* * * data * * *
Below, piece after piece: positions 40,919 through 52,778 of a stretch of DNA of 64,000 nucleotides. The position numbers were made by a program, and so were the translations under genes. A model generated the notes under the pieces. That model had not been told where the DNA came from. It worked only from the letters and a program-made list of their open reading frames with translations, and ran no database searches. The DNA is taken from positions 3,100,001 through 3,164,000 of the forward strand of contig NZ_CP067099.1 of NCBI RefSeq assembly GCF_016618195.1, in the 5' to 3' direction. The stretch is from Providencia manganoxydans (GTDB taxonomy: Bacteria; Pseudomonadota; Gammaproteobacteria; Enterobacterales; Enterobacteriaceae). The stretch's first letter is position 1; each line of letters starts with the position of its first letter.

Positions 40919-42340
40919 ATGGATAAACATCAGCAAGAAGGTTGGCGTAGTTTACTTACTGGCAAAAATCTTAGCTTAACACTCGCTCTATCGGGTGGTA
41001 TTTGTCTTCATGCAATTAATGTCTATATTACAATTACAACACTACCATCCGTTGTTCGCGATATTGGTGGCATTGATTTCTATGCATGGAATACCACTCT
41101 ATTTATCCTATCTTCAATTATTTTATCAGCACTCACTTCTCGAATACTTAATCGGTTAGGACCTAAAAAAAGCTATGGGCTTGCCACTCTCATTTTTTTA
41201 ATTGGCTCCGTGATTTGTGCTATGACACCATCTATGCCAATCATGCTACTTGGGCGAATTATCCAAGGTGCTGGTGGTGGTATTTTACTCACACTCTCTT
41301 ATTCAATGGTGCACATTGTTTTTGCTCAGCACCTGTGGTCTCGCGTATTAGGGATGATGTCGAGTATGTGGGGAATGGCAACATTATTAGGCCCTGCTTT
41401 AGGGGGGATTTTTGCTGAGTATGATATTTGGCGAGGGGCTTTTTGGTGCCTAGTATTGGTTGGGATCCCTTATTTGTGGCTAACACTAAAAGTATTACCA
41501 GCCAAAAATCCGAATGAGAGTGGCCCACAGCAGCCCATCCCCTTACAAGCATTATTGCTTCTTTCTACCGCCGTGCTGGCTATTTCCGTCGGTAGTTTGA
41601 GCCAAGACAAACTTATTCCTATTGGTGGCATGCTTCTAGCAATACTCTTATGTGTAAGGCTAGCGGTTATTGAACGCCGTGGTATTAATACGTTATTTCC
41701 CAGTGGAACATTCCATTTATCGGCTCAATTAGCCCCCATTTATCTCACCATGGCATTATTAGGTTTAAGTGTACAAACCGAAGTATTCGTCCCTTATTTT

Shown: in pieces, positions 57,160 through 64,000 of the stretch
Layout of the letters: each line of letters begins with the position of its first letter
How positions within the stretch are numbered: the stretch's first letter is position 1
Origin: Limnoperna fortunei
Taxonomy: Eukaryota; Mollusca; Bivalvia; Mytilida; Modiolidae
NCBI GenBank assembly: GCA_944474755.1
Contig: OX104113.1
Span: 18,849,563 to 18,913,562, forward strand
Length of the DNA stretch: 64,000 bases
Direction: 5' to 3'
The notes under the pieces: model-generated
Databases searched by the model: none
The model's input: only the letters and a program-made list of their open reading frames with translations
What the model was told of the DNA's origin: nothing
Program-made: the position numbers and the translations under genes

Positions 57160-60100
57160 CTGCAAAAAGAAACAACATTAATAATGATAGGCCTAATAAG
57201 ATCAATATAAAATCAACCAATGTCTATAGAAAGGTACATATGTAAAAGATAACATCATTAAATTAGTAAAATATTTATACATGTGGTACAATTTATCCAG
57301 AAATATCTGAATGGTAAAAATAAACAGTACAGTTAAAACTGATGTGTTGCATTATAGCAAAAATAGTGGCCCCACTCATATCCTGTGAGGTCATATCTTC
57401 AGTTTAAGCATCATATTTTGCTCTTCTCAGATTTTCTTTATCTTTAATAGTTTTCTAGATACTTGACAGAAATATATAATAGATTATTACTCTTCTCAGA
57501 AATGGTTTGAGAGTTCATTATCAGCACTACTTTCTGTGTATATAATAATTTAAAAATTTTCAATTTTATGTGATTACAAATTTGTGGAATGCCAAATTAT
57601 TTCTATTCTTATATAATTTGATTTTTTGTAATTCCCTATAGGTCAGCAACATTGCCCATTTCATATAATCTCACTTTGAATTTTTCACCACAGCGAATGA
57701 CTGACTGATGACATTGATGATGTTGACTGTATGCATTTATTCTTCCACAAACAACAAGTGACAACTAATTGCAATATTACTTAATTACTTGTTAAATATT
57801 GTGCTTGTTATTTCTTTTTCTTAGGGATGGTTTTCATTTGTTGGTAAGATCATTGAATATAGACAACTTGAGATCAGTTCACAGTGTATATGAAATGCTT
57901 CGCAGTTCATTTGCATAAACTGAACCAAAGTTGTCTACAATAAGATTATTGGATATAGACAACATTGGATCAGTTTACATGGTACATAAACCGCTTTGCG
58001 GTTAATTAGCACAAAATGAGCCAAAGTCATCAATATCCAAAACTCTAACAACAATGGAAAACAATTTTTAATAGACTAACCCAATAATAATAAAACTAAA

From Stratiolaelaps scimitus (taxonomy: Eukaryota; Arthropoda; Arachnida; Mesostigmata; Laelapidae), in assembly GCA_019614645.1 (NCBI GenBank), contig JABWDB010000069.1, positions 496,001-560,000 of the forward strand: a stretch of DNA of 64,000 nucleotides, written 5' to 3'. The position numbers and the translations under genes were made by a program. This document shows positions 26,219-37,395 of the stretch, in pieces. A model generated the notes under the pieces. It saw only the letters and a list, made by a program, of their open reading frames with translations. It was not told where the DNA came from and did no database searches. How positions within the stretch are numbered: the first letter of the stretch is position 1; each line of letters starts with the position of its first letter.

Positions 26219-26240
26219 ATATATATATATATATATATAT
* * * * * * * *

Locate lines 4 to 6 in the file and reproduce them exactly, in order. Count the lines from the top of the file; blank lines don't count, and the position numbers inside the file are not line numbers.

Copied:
41001 TTTGTCTTCATGCAATTAATGTCTATATTACAATTACAACACTACCATCCGTTGTTCGCGATATTGGTGGCATTGATTTCTATGCATGGAATACCACTCT
41101 ATTTATCCTATCTTCAATTATTTTATCAGCACTCACTTCTCGAATACTTAATCGGTTAGGACCTAAAAAAAGCTATGGGCTTGCCACTCTCATTTTTTTA
41201 ATTGGCTCCGTGATTTGTGCTATGACACCATCTATGCCAATCATGCTACTTGGGCGAATTATCCAAGGTGCTGGTGGTGGTATTTTACTCACACTCTCTT